UPDATED: With Gates Comments on How Old Strategy Was "Too Confining" Clearly continuing his Augean task of reshaping the U.S. military to win the wars it is fighting, Defense Secretary Robert Gates commits the Defense Department to institutionalizing his focus in the final, official version of the Quadrennial Defense Review.
"This is truly a wartime QDR. For the first time, it places the current conflicts at the top of our budgeting, policy, and program priorities, thus ensuring that those fighting America's wars and their families - on the battlefield, in the hospital, or on the home front - receive the support they need and deserve," Gates says in his opening note to the QDR.
The biggest change between the draft QDR and the final, official version: the final version keeps the basic two major theater war shaping function, which the draft had scrapped. [We hereby retract our earlier reporting that the end of the two theater war strategy was "official",,,]
"In the mid- to long term, U.S. military forces must plan and prepare to prevail in a broad range of operations that may occur in multiple theaters in overlapping time frames. This includes maintaining the ability to prevail against two capable nation-state aggressors, but we must take seriously the need to plan for the broadest possible range of operations-from homeland defense and defense support to civil authorities, to deterrence and preparedness missions-occurring in multiple and unpredictable combinations," the final QDR says. We obtained our copy from Capitol Hill, just after aides received their official copies.
However, Gates offered some refinement to the QDr's wording during his budget briefing. He said the new approach took into account "not just two major conflicts but a broad range of other conflicts as well," he said. at the same time, Gates said his guidance going into the QDR was that the old two MTW construct was "too confining and did not represent the real world." So it would seem that the bottom line is that the Pentagon sort of scrapped the old strategy by adding a few layers to it to make it more flexible. Bottom line, however, is that the Defense Department will still first plan to be able to react to two major conflicts, as well as to be able to handle a wider range of problems.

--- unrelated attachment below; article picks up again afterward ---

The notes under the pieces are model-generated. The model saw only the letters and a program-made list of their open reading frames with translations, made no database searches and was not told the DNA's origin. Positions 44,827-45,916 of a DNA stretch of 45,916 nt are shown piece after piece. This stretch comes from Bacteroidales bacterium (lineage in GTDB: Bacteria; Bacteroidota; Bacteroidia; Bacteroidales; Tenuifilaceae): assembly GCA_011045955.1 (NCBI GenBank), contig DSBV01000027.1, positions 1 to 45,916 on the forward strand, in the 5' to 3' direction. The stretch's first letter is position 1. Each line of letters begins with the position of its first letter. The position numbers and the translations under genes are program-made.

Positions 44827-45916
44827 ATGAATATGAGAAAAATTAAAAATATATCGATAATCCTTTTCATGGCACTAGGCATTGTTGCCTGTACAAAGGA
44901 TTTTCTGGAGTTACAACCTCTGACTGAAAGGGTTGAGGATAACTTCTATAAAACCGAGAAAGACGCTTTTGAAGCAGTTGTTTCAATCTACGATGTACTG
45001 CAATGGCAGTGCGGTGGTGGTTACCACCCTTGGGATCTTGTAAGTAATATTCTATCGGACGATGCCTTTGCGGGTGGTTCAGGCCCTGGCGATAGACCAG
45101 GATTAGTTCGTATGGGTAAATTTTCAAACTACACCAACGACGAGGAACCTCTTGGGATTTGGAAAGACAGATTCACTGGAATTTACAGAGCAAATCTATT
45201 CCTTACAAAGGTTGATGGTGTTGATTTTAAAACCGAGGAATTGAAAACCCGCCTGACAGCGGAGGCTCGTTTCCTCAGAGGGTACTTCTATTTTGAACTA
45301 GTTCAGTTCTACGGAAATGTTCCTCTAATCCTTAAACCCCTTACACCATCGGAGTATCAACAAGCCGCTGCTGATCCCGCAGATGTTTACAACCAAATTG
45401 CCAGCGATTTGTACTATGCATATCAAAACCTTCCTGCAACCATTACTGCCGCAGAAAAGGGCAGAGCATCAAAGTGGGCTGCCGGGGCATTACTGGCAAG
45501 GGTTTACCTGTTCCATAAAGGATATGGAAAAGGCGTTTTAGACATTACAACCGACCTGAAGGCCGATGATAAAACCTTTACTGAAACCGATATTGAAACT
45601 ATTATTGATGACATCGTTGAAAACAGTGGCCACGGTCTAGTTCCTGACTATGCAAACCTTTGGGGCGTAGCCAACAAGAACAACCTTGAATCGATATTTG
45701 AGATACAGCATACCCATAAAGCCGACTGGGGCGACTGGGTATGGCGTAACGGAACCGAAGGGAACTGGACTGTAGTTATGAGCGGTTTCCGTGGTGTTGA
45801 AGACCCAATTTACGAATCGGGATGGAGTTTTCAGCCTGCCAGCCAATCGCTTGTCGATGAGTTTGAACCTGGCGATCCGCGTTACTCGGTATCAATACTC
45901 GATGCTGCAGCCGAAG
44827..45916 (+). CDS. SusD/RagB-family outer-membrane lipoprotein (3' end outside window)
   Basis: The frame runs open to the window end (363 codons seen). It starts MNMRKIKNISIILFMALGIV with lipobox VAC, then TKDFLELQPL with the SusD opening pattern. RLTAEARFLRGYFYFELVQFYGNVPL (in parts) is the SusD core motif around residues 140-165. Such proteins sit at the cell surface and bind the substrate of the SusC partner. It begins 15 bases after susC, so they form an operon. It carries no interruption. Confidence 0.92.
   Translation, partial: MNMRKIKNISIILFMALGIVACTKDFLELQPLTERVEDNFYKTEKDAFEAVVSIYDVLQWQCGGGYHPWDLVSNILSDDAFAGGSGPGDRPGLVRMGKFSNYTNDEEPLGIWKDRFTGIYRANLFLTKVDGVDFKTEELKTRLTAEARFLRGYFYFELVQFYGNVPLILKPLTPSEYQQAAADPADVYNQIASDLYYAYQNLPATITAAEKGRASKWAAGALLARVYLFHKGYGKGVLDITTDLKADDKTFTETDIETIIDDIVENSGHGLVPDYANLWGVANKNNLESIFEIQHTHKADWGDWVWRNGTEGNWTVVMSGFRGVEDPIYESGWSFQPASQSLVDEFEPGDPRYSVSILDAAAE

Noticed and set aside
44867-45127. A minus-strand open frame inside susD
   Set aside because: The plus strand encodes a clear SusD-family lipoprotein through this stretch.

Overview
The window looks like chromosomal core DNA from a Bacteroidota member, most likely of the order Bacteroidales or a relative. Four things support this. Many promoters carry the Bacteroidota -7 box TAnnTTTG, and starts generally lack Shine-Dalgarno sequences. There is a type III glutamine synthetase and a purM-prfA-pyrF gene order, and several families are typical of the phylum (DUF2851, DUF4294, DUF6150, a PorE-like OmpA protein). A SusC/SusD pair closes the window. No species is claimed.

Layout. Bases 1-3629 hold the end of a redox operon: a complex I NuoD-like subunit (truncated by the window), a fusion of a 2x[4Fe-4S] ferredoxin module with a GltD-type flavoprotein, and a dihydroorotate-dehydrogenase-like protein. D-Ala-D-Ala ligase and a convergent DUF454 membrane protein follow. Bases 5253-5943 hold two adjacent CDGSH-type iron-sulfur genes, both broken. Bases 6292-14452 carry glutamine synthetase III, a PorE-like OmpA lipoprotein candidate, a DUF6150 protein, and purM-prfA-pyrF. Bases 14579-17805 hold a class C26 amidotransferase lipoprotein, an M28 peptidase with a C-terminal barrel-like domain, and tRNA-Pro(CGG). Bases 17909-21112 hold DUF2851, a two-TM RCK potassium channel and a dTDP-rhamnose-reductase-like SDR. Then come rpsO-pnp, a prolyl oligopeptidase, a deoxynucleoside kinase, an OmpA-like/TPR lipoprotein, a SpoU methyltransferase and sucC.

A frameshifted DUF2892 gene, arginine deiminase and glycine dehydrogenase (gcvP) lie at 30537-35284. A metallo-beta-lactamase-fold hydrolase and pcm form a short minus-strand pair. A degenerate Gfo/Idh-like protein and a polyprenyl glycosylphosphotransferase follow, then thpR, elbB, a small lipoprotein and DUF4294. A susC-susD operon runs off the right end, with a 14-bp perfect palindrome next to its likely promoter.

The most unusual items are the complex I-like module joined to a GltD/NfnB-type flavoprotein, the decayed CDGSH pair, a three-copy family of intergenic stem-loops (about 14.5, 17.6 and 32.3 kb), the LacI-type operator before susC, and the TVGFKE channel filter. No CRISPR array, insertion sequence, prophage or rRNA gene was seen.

I can't remember that last time a final document contained such a large shift from its draft. All the reporters can hear the public affairs types saying, "That's why we don't release pre-decisional documents..."
The best explanation for the change is that Defense Secretary Robert Gates sat down and said something like, we still face North Korea, Iran and one or two up and coming powers that could become threats (like China). Given that, how can we responsibly scrap the two MTW construct, no matter how much we may want to. Perhaps the QDR Red team, led by Andrew Marshall, legendary head of the Net Assessment Office, and his acolyte, Andrew Krepinevich, pushed back on this one.
We reported earlier that the High End Asymmetric Threat (HEAT) team was driving the QDR. They were looking at the threat posed by a “near peer” competitor armed with an inventory of advanced “anti-access” weapons: anti-satellite systems, increasingly accurate ballistic missiles, anti-air weapons, anti-ship systems, undersea warfare systems and cyber attacks. This may have provided the analytic basis for the decision to keep the two MTW approach.
Gates also offers a broad-brush summary of the QDR's high points, noting that: To meet the potential threats to our military's ability to project power, deter aggression. and come to the aid of allies and partners, this QDR directs more focus and investment in a new air-sea battle concept, long-range strike, space and cyberspace, among other conventional and strategic modernization programs. Furthermore, this review brings fresh focus to the importance of preventing and deterring conflict by working with and through allies and partners. along with better integration with civilian agencies and organizations."